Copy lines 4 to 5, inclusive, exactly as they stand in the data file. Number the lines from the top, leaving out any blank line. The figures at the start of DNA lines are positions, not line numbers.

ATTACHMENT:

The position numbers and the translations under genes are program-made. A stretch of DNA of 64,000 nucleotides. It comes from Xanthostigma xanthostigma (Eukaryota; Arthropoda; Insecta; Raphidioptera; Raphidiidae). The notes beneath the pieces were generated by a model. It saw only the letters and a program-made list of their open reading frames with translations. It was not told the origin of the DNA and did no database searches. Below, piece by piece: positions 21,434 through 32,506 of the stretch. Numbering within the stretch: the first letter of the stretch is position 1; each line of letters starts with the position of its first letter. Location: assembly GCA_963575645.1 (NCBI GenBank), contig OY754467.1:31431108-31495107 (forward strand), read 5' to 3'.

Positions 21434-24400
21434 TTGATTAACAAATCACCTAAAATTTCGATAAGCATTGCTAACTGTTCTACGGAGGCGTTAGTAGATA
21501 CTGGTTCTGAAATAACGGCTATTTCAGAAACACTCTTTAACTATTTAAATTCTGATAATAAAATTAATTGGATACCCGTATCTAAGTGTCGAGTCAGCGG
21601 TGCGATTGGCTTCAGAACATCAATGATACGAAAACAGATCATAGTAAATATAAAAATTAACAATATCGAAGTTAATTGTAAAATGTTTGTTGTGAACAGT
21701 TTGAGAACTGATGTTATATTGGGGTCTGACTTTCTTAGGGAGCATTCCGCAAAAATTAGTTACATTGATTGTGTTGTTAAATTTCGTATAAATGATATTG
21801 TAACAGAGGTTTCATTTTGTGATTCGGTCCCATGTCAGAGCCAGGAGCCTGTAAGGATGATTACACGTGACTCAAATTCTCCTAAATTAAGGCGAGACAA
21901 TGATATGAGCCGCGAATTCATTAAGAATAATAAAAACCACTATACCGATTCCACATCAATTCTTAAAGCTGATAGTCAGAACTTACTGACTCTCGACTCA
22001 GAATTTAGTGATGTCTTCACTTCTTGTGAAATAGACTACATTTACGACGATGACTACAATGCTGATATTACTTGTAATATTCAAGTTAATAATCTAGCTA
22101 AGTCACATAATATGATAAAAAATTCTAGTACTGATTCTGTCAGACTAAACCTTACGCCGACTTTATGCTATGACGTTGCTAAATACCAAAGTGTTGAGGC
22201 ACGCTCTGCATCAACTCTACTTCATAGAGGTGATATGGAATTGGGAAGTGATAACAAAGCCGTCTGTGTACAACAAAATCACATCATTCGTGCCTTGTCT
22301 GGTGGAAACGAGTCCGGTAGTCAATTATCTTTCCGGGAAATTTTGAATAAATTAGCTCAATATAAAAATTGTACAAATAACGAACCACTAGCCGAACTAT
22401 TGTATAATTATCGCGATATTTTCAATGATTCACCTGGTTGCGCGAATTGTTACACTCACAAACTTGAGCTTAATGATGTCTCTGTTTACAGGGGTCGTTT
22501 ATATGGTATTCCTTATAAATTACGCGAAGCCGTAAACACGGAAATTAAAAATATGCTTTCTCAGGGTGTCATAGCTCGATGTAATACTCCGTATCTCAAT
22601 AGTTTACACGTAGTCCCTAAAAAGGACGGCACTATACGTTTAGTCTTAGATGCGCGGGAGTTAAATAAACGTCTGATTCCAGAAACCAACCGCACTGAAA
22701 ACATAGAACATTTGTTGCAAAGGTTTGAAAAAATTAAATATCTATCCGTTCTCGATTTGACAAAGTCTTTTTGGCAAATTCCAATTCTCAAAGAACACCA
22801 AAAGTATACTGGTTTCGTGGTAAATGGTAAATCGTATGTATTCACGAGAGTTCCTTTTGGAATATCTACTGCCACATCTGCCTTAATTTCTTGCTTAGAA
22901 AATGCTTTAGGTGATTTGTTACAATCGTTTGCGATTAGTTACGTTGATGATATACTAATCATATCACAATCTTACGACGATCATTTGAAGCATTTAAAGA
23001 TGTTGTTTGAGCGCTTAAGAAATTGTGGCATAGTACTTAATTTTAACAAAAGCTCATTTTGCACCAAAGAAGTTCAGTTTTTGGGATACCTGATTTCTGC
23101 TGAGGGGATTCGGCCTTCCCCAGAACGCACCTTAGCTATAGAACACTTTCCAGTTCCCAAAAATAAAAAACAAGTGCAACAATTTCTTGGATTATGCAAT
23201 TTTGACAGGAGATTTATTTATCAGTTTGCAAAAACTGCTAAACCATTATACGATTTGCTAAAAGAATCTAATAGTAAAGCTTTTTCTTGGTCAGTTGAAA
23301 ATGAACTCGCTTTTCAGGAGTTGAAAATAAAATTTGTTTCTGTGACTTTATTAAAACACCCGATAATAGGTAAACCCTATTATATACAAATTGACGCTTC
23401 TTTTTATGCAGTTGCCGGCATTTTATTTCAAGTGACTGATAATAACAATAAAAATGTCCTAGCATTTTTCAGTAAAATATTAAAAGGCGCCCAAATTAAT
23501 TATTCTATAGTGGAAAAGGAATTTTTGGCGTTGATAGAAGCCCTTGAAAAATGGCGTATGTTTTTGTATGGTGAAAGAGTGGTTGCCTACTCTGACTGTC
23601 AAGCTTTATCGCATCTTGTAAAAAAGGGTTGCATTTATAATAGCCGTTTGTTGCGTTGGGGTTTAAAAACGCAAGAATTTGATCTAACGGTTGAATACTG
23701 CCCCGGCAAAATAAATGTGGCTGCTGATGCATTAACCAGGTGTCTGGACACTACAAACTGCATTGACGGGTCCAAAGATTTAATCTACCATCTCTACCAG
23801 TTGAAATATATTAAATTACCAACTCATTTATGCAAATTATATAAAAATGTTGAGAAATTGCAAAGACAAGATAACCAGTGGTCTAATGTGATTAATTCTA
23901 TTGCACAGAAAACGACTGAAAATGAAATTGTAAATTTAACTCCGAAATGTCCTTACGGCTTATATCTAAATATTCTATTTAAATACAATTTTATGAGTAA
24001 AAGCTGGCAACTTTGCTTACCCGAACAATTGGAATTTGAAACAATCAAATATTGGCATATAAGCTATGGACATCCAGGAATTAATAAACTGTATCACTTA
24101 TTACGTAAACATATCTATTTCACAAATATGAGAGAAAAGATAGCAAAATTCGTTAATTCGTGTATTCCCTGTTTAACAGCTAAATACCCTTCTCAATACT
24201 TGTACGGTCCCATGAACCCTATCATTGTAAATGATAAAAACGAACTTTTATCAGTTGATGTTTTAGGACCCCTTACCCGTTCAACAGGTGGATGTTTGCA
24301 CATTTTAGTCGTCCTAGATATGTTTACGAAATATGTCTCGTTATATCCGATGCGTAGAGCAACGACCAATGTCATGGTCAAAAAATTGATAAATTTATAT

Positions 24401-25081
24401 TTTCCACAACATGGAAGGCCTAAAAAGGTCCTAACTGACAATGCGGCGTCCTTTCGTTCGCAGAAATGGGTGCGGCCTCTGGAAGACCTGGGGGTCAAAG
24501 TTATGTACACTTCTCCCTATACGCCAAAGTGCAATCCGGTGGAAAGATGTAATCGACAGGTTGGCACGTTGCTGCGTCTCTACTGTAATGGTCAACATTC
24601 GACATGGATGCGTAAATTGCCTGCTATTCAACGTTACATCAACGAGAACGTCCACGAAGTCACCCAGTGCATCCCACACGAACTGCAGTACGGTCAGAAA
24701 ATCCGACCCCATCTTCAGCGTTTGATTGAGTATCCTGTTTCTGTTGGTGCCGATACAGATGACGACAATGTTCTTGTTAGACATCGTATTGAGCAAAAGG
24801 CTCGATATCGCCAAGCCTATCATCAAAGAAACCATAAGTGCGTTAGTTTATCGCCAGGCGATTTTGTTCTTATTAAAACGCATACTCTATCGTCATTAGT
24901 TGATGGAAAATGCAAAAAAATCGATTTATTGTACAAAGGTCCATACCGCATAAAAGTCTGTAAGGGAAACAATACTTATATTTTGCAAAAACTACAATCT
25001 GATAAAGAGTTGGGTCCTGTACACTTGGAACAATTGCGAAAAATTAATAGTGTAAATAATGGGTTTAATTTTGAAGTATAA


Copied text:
21501 CTGGTTCTGAAATAACGGCTATTTCAGAAACACTCTTTAACTATTTAAATTCTGATAATAAAATTAATTGGATACCCGTATCTAAGTGTCGAGTCAGCGG
21601 TGCGATTGGCTTCAGAACATCAATGATACGAAAACAGATCATAGTAAATATAAAAATTAACAATATCGAAGTTAATTGTAAAATGTTTGTTGTGAACAGT